If you are having it performed and desire IV sedation they will require you to not eat 8 hours prior to the procedure and only clear liquids up to 4 hours prior. Nothing to eat or drink for the last 4 hours prior. If you are not receiving sedation just don’t eat or drink 2 hours prior please. You will be monitored closely with blood pressure, and blood oxygen monitoring device. Local anesthetic and freezing spray will be used before the actual injection to diminish any discomfort. The physician then locates, under fluoroscopy (X-ray), a specific anatomical target site or location that is near the problem area. Contrast is used to confirm proper placement of medication, typically anesthetic and steroid, is then injected. The Procedure may cause some slight discomfort, however is typically not painful.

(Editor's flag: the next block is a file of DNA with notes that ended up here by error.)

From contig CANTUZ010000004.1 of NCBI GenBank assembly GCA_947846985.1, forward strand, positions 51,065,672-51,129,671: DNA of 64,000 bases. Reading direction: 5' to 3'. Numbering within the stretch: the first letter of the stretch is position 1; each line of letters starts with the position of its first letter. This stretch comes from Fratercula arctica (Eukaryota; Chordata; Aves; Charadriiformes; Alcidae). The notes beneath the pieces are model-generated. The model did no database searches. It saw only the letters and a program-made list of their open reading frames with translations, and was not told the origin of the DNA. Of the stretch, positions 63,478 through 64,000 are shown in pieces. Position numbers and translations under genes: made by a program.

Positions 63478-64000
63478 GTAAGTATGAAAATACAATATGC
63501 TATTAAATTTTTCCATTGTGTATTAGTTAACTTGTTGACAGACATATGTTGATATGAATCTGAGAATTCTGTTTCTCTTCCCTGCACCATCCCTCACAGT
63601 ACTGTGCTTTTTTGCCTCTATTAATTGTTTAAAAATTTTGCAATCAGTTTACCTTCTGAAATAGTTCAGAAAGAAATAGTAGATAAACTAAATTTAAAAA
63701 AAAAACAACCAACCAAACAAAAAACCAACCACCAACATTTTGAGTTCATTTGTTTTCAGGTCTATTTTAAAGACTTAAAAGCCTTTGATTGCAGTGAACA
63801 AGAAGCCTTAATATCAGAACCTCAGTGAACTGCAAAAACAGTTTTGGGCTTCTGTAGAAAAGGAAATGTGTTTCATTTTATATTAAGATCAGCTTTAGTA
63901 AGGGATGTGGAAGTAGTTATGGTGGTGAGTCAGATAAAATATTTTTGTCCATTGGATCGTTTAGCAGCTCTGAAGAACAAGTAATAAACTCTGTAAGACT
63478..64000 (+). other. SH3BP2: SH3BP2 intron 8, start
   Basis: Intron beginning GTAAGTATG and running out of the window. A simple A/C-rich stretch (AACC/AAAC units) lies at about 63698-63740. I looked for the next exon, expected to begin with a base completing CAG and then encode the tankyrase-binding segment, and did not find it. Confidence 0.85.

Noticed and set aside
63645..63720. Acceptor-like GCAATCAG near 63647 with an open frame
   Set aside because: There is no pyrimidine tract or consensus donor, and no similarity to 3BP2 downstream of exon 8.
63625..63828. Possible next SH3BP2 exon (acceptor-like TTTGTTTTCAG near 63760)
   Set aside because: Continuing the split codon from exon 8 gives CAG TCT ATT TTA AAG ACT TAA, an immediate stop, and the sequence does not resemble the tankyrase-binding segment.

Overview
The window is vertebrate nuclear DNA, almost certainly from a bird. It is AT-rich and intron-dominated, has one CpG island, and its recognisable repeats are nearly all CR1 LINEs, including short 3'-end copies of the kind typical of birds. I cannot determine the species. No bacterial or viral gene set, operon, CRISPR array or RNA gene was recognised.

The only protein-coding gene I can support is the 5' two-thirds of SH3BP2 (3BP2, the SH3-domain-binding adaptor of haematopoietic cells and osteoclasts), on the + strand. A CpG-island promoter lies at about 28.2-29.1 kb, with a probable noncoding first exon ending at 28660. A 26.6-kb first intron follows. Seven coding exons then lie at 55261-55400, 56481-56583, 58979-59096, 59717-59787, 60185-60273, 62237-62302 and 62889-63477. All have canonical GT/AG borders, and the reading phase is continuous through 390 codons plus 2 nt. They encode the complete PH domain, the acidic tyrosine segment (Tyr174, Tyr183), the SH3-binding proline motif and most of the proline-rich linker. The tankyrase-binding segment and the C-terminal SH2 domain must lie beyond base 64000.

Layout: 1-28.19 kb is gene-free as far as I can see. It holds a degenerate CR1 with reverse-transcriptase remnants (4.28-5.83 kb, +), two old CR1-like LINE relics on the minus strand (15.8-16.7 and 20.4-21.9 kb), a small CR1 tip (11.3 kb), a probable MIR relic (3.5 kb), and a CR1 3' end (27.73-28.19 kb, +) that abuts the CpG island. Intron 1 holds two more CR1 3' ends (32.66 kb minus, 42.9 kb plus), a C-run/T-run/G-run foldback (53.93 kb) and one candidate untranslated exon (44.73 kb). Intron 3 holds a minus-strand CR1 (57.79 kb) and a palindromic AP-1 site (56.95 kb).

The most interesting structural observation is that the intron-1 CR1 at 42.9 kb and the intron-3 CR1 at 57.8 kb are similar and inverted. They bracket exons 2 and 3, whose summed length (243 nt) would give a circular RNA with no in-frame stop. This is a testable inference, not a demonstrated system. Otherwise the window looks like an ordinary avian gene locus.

Lumbar epidural injections have provided relief for many patients over the course of years. Many patients realize a significant reduction in pain, especially when the injection was received for cases of sciatica. It is important to know that the chances for success and substantial relief are increased when the injections are done in conjunction with a comprehensive physical therapy program. Epidural injections may only be a temporary solution when more conservative options have been exhausted. If the underlying cause of the pain is a significant condition, surgery may be necessary.
With a transforaminal epidural steroid injection (ESI), often referred to as a 'nerve block', the needle is placed alongside the nerve as it exits the spine, and medication is placed into the 'nerve sleeve'. The medication then travels up the sleeve and into the epidural space from the side. This allows for a more concentrated delivery of steroid into one affected area (usually one segment and one side). Transforaminal ESIs can also be modified slightly to allow for more specific coverage of a single nerve and can provide diagnostic benefit, in addition to improved pain and function.